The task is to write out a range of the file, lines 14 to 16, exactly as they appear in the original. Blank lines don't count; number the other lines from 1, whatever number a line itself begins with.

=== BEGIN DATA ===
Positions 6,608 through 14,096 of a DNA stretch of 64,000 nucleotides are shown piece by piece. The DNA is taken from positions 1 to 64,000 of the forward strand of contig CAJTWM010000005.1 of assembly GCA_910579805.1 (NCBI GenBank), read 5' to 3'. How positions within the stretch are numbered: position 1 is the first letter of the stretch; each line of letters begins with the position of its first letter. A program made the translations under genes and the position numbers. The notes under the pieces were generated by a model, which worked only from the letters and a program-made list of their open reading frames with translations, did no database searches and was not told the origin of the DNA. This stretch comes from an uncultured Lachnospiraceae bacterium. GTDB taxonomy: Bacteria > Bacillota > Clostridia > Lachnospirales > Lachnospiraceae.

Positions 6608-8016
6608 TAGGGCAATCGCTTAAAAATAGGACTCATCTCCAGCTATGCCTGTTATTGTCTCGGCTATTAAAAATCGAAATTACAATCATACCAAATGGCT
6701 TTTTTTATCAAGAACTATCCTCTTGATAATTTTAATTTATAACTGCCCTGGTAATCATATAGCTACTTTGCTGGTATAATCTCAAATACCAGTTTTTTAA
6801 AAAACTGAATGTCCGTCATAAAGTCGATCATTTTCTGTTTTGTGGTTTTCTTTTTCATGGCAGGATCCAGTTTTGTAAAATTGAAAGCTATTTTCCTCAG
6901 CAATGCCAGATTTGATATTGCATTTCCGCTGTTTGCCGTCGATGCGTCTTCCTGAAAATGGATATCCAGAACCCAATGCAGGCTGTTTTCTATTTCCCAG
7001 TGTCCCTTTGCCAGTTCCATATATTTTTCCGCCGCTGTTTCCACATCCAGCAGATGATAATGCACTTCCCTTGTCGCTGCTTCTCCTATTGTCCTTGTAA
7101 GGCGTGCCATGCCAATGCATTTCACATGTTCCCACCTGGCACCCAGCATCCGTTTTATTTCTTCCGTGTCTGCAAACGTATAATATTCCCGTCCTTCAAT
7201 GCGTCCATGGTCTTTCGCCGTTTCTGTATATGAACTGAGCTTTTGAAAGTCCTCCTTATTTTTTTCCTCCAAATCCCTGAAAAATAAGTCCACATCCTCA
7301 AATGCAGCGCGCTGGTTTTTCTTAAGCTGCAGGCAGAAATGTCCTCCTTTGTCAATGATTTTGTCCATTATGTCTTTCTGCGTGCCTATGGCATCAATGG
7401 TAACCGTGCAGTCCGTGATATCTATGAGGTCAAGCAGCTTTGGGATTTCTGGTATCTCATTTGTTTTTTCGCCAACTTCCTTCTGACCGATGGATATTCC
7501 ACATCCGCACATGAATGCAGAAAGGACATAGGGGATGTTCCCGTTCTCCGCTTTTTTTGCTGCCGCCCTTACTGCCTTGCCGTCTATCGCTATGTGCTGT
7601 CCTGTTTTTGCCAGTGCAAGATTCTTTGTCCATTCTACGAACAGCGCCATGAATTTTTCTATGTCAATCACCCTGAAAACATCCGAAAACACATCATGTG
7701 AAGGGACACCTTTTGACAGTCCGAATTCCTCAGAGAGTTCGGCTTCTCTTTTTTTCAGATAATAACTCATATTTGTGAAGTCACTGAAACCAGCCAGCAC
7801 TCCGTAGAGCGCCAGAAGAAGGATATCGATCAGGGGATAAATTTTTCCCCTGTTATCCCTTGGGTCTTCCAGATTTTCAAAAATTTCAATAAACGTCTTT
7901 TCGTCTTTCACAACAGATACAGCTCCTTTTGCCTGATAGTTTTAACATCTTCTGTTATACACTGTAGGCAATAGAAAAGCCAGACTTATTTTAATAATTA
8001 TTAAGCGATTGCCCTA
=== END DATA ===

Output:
7701 AAGGGACACCTTTTGACAGTCCGAATTCCTCAGAGAGTTCGGCTTCTCTTTTTTTCAGATAATAACTCATATTTGTGAAGTCACTGAAACCAGCCAGCAC
7801 TCCGTAGAGCGCCAGAAGAAGGATATCGATCAGGGGATAAATTTTTCCCCTGTTATCCCTTGGGTCTTCCAGATTTTCAAAAATTTCAATAAACGTCTTT
7901 TCGTCTTTCACAACAGATACAGCTCCTTTTGCCTGATAGTTTTAACATCTTCTGTTATACACTGTAGGCAATAGAAAAGCCAGACTTATTTTAATAATTA